Painting A Life, Ray Ellis: An Artist Seen Through His Work, 192 pages, 159 paintings, Compass Prints, Savannah, Georgia, 2014
Before his death in 2013, the painter Ray Ellis had resided full-time on Martha’s Vineyard for more than three decades, and as a public symbol he is as recognizable as Gay Head Light and the gingerbread cottages.
We observed him as a genial and gentle man, a nationally recognized artist, and so generous a donor of his valuable work to Island fundraising causes that he became one of our community’s largest contributors. Fewer of us knew Mr. Ellis’s backstory and his ferocious instinct for survival as an artist and as a man in the social and artistic turbulence of America in the 20th century.
For that perspective, we are indebted to Island writer CK Wolfson, who has given us a gem, a complete story, based on careful research and extensive, candid conversations with Mr. Ellis before his death.
What we get in “Painting A Life” is a boisterous saga of a man who persevered, falling and getting up again and again through The Great Depression, World War II, and enough death, disillusionment, and financial setbacks for two lifetimes. We learn that it took Mr. Ellis almost two-thirds of his life to achieve his simple goal: to paint without distraction.
Coffee table books typically deserve their reputation as the Chinese food of really expensive literature. Accompanying text often is as glossy as the pages. “Painting A Life” is not one of those. For one thing, it only costs $45, the in-season equivalent of two cheeseburgers and a couple sodas.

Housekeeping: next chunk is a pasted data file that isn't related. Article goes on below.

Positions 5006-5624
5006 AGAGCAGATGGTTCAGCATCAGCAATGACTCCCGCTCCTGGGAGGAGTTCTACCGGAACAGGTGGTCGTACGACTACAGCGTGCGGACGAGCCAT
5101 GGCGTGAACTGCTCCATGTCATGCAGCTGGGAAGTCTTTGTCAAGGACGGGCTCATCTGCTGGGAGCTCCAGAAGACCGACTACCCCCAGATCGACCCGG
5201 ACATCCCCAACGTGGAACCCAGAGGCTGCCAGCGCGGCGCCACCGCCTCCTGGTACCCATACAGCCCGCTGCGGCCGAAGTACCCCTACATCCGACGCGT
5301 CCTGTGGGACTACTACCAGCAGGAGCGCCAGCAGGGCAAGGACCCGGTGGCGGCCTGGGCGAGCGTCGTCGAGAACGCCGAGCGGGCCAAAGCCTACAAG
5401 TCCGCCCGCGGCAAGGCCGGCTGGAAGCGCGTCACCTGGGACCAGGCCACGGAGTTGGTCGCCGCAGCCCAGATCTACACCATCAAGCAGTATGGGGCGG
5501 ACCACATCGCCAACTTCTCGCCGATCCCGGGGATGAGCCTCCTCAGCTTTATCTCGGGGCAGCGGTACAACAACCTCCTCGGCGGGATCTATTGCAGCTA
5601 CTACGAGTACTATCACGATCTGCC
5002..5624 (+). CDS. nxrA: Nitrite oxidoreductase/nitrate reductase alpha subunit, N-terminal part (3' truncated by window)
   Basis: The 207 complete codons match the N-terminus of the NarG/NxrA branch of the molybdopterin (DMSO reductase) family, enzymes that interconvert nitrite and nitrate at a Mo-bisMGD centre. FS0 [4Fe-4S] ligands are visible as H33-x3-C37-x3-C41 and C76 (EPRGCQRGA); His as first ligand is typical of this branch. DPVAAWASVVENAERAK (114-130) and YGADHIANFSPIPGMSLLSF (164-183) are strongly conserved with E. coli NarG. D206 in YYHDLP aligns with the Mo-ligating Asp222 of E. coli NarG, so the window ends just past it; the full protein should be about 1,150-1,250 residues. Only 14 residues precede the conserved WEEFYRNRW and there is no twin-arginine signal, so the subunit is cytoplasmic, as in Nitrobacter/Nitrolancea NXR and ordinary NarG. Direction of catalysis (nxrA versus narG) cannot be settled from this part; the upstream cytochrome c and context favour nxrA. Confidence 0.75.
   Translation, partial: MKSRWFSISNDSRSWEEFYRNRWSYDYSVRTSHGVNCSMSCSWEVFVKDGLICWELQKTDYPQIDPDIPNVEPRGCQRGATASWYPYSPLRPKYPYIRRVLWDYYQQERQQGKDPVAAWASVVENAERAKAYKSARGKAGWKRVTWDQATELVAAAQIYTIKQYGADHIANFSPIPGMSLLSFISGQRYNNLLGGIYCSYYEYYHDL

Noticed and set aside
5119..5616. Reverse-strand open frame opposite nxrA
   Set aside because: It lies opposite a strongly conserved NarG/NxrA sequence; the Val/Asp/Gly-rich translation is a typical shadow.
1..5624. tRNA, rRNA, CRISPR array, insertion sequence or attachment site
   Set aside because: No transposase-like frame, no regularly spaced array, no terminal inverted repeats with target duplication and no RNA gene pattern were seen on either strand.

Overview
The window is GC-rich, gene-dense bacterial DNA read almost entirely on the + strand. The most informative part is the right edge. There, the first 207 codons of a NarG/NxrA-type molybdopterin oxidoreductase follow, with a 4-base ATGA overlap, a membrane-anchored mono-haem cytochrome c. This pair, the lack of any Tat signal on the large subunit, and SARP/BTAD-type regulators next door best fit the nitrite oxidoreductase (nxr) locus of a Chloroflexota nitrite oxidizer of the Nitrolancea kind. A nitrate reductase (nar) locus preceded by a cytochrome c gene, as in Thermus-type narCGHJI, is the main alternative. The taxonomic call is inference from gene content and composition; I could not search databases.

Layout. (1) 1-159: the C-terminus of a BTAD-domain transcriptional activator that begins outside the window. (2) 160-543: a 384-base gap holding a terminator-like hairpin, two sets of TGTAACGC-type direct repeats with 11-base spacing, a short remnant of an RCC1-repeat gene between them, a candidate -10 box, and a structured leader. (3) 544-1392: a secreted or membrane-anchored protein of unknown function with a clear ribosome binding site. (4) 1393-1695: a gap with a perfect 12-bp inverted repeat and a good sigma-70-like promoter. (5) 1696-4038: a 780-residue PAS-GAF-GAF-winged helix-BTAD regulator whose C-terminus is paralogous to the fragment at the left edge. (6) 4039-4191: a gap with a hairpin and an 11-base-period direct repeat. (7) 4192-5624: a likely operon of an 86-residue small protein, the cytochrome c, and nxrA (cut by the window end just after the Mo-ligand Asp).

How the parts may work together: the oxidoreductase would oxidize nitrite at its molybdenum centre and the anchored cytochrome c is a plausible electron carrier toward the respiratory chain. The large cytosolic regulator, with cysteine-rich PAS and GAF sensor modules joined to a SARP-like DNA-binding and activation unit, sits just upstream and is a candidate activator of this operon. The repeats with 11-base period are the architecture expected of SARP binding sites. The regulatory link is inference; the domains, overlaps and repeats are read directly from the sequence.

For another, the book is a valuable reading experience. While it appears to be a definitive collection of Mr. Ellis’s work — with more than 175 sketches, cartoons, portraits, and still lifes from way stops in his much-traveled life — this is a story of life lived to the fullest in pursuit of conviction.
Not that there weren’t pitfalls and distractions, including service in World War II, the death of his first wife after a long struggle with alcoholism, raising four children, and the siren song of business success that led to bankruptcy.
Mr. Ellis kept on painting, developing his style regardless of the period’s art fashion from Art Deco, Modernism, and the flinging of paint on blank canvasses. And it worked. Six thousand paintings worth that hang in galleries, museums, and in private collections all over the world.
If you are an artistic knuckle-dragger, as I am, you will be amazed before you are halfway through reading “Painting A Life.”
As a result of the honest narrative and paralleling selections of work for each period of Mr. Ellis’s life, you will begin to know the man and see his struggles and successes right there on the canvasses. Very cool experience. Ms. Wolfson and Treesa Germany, director of Compass Point and the Ray Ellis Gallery, have done a great service to Mr. Ellis. He and they have provided readers with a spate of clear and useful life lessons and cautionary tales in the unvarnished telling of his tale.
We learn that Mr. Ellis was not your reclusive artist swathed in angst but very much a man of the world. He spent much of his life in the advertising business to generate coin for the family. If you’ve been in that business — or watched Mad Men — you know that the advertising agency business is not a breeding ground for high principles, loyalty, and the like. It almost got him, but he kept on painting.
Mr. Ellis completed his work on the book before his death. He is much-quoted and his words, offered with pure candor about the business of living, have an Olympian cast today, barely a year later.
Here’s my favorite. “It isn’t the circumstances that control the results. It’s what goes on inside your head, despite what’s going on outside.” The book is replete with these gems, polished and buffed hard after 92 years of living.
It seems to me that Ray Ellis’s life is his gift to us as much as his art is. Read his story.